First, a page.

740.00119 EAC/22

Memorandum by the Adviser on Political Relations ( Dunn ) to the Secretary of State

Mr. Secretary: Reference: Mr. Winant’s telegram no. 8837 of December 20, 3 p.m.,46 suggesting that the agreement with the Norwegian Government for civilian administration and jurisdiction in [Page 816] Norwegian territory liberated by Allied forces be submitted to the European Advisory Commission.

It is our view that an arrangement or agreement of this kind should not be submitted to the European Advisory Commission. It should be transmitted to the Soviet Government for its information either through Washington or Moscow, but it does not appear to be a matter on which we would want discussion to take place and recommendations to be made by the European Advisory Commission. It is a straight-out agreement as to the respective jurisdiction of our armed forces and the Norwegian Government in Norwegian territory.

The British Embassy here has said that at Moscow Mr. Eden specifically mentioned pending arrangements which the British had negotiated with the Belgian and Norwegian Governments as the type of problems he had in mind in connection with liberated areas, and that the British report of the Moscow proceedings indicate that you were in accord that this type of problem should be referred to that Commission along with the proposed Liberated Areas Declaration and the French Civil Affairs paper.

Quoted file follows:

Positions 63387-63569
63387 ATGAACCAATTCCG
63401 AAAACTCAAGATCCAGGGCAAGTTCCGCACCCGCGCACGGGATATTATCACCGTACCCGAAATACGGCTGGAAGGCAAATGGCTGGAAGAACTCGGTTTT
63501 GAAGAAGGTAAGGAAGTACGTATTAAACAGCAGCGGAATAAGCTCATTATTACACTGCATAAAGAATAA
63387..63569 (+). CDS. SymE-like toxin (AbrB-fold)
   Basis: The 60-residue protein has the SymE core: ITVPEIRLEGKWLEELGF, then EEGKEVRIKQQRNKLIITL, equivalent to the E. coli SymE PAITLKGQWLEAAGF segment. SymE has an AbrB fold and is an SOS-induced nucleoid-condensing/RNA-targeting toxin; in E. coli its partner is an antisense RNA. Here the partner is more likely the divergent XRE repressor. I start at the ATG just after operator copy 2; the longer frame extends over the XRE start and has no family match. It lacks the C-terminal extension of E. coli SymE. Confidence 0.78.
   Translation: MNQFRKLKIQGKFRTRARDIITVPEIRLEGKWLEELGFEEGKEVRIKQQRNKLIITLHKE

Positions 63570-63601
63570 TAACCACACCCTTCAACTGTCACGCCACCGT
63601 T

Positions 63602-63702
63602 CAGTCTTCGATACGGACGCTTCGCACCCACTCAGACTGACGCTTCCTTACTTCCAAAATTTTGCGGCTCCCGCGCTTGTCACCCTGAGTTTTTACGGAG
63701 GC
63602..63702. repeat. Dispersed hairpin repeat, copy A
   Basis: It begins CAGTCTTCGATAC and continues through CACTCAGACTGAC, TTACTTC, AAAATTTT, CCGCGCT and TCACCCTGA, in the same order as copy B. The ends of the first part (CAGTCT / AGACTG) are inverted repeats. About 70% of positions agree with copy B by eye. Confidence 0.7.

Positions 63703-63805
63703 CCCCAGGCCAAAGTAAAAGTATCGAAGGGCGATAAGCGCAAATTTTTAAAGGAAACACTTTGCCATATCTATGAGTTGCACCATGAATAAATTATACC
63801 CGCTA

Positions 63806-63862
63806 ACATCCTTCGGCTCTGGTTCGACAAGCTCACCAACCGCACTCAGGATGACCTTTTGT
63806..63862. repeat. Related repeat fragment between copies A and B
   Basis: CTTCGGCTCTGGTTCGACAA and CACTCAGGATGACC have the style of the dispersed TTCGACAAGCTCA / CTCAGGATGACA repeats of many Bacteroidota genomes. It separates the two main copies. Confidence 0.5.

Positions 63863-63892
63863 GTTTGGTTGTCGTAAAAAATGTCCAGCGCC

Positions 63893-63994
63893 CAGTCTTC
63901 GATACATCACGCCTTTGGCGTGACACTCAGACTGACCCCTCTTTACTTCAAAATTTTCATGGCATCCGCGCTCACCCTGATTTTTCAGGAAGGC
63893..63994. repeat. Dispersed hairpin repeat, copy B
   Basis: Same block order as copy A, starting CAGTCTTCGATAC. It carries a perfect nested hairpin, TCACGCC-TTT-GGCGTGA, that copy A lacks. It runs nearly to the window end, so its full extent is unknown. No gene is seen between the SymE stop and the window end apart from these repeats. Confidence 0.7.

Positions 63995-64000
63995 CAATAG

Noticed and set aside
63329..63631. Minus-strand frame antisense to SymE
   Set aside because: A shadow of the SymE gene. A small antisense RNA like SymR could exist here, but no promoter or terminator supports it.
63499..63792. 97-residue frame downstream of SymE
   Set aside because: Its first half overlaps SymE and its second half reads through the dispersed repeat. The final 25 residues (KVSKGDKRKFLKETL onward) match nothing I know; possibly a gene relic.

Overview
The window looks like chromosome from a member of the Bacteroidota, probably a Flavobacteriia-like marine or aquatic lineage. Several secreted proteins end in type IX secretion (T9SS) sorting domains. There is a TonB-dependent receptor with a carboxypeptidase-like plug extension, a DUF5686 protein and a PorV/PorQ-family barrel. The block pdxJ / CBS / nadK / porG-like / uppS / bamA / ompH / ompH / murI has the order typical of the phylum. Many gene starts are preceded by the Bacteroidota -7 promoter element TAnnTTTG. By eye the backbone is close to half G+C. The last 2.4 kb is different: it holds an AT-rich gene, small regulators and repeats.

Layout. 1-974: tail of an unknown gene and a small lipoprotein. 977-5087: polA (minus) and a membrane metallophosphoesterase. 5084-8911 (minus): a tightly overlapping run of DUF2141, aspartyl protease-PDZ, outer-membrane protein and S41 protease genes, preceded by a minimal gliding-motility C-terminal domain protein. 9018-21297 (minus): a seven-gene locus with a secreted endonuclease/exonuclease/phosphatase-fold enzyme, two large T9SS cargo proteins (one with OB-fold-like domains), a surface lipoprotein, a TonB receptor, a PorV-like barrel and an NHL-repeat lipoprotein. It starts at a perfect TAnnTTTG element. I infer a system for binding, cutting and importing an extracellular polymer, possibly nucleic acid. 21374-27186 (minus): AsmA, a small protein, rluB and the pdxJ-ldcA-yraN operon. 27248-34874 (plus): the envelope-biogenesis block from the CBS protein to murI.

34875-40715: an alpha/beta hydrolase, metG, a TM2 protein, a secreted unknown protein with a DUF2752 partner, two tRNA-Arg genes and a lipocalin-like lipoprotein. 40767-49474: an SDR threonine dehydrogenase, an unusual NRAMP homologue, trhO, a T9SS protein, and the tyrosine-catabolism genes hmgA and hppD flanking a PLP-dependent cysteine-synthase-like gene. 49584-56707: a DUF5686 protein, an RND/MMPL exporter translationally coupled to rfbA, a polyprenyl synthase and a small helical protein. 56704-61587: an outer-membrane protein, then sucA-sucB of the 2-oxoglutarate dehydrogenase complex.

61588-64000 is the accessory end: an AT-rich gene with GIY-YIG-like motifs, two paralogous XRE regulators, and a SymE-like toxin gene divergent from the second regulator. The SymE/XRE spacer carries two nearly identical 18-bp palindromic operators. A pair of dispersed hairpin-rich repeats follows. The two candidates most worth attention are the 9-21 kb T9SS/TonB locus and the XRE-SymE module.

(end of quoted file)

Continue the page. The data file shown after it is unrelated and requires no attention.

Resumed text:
Our report of the minutes of the Conference contained no record of Mr. Eden having mentioned these papers at the meeting, nor do I recall his so doing myself. I feel sure that when the question of the liberated areas was brought up, from the report of your statement as recorded in our minutes of the meeting, you only had in mind referring to the European Advisory Commission the discussion of the statement on liberated areas which was agreed to at Quebec,47 together with the British version of such a statement which they presented at Moscow. I feel sure that you did not have in mind that any of these other subsidiary questions should be brought within the jurisdiction of the European Advisory Commission. I think in order to limit that Commission’s activities we should keep out of their deliberations all matters not connected with the terms of surrender and the occupation and control of Germany after the surrender.

Furthermore, we never had had this Norwegian or any of these other refugee agreements referred to us for any consideration by the British or the refugee governments until very recently.

We have, therefore, drafted the attached telegram to Ambassador Winant48 to clear up this current misunderstanding as to the terms of reference of the European Advisory Commission.

James Clement Dunn
  1. Not printed; in it the Ambassador mentioned that William Strang of the British Foreign Office had told him that the British Embassy in Washington had been instructed to communicate with the Department in regard to the subject noted.
  2. For the text of this statement, which had been agreed upon at the First Quebec Conference on August 22, 1943, see telegram No. 799, September 4, 10 p.m., to the Ambassador in the Soviet Union, p. 517.
  3. Infra.